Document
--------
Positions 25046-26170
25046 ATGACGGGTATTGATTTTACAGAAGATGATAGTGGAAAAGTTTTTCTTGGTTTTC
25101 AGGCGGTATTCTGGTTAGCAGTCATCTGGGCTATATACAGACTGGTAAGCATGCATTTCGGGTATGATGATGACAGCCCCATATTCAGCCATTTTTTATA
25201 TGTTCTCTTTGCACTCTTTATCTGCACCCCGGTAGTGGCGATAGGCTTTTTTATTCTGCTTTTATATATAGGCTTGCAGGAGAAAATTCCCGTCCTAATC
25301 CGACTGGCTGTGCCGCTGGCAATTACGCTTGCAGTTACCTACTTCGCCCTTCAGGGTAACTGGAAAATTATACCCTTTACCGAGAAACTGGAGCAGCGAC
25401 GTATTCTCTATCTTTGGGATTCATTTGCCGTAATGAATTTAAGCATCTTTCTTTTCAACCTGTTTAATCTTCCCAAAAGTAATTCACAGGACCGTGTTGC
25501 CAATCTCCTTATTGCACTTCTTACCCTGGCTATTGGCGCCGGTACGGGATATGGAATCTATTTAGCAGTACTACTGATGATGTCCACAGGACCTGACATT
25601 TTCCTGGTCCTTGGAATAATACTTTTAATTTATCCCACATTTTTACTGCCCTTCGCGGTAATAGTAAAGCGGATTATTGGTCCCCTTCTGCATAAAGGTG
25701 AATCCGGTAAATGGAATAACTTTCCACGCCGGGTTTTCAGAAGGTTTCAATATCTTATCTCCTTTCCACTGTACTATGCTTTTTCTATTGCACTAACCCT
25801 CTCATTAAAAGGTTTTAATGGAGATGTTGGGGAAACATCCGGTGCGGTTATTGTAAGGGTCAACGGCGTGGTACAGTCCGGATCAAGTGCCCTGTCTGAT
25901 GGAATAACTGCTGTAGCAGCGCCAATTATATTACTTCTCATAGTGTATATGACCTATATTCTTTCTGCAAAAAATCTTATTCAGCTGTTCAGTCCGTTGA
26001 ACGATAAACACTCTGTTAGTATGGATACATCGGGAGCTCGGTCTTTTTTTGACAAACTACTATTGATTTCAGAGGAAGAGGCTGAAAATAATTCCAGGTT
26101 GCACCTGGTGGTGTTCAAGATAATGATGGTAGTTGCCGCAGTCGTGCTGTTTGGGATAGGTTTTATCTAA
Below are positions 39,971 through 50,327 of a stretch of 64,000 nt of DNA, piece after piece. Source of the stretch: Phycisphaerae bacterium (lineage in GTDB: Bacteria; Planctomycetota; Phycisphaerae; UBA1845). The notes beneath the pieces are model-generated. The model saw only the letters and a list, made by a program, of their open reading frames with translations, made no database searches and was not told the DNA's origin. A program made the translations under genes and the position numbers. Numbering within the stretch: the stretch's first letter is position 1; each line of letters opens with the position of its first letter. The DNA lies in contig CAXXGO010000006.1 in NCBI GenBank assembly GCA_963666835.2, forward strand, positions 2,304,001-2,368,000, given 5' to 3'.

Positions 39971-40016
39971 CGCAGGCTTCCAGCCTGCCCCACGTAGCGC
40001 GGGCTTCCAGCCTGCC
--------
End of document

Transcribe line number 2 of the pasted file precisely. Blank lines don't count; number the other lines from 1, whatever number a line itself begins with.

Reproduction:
25046 ATGACGGGTATTGATTTTACAGAAGATGATAGTGGAAAAGTTTTTCTTGGTTTTC